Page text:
Who are the big favorites for Stockholm? In the next couple of weeks we will highlight some interesting participants, based on the odds they have been given by the bookmakers. This week we are providing a shortlist of the four countries that lead the board in the second semi final. Today’s report is about Ukraine.
Susana Jamaladinova was born in Kyrgyzstan to Crimean parents. Once Ukraine became independent her family moved back to their homeland of Crimea in Ukraine. Susana spent her childhood singing traditional Crimean folk songs where her vocal talent gained exposure and she gained her first professional recording at the age of nine.
Jamala is no stranger to representing her country at a world music event when in 2009 she sang “History Repeating” at the New Wave Song Contest winning the event. Jamala also entered the Ukrainian national selection in 2011 with “Shine” which famously resulted in Jamala withdrawing from the selection after allegations of vote rigging arose for Mika Newton’s “Angel”.
The year 2016 saw the return of Jamala who entered the Ukrainian national selection. During the selection, Jamala received the highest votes from televotes and 2nd highest from jury alongside a 45 second standing ovation from juror Ruslana who valued the message that the song would provide to Europe.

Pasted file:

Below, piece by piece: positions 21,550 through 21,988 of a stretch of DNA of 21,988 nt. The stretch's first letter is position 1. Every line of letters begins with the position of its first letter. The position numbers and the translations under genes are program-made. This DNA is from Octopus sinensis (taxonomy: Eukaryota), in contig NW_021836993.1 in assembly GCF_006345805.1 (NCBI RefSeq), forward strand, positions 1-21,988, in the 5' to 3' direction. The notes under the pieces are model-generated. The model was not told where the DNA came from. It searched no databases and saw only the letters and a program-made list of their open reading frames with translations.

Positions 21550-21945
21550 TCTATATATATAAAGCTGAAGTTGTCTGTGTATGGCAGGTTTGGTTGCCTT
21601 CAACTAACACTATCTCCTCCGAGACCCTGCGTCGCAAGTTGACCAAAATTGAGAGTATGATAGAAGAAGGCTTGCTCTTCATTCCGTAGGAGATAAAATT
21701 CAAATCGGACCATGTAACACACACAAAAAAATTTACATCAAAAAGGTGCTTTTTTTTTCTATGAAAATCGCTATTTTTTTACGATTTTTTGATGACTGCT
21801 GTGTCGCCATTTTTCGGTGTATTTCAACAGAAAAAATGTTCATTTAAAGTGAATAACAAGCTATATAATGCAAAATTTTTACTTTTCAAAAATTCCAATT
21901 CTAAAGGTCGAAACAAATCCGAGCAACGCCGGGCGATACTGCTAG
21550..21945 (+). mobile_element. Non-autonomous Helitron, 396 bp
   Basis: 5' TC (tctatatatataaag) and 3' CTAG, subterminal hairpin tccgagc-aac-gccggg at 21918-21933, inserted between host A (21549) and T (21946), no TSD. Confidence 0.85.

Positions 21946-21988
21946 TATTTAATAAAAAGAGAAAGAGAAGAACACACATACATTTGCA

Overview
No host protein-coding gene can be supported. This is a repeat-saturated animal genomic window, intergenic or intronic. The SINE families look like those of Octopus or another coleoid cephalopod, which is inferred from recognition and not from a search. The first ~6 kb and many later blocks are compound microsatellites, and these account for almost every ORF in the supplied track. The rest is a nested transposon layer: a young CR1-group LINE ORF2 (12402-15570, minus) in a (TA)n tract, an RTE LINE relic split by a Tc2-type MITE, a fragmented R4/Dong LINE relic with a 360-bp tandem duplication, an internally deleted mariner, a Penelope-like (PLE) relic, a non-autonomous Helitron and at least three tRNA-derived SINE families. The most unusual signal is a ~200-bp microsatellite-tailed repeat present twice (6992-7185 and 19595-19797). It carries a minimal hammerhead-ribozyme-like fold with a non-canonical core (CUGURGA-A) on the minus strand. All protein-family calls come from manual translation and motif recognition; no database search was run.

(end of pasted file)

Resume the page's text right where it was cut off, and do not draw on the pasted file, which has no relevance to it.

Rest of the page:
Her song “1944” is a chilling ethnic, ballad song that summarises the pain and conflict faced by Ukrainians (specifically Crimeans) in the official setting of 1944 and the Soviet Red Army’s deportation of nearly 250,000 Crimean Tatars in 1944. In different media, Jamala noted that 1944 is not only about the past. When she sings it, she said, she remembers her own family. The song is sung mainly in English with the chorus in Tatar in which she sings verses from the unofficial anthem of Crimean. Jamala’s impressive vocal range and piercing tone provides an impressively moving performance that with the right performance and focus could send a strong message in May.
Explaining the odds
Ukraine is standing around 7th place with most bookmakers when it comes to predicting the winner. Odds are roughly 25-to-1, which means a possible return of 25€ if you bet 1€ on Ukraine to win the contest.
Odds are that Ukraine will maintain its 100% qualification record in the competition, and bookmakers agree on this, giving Jamala very short qualification odds in the second semi final.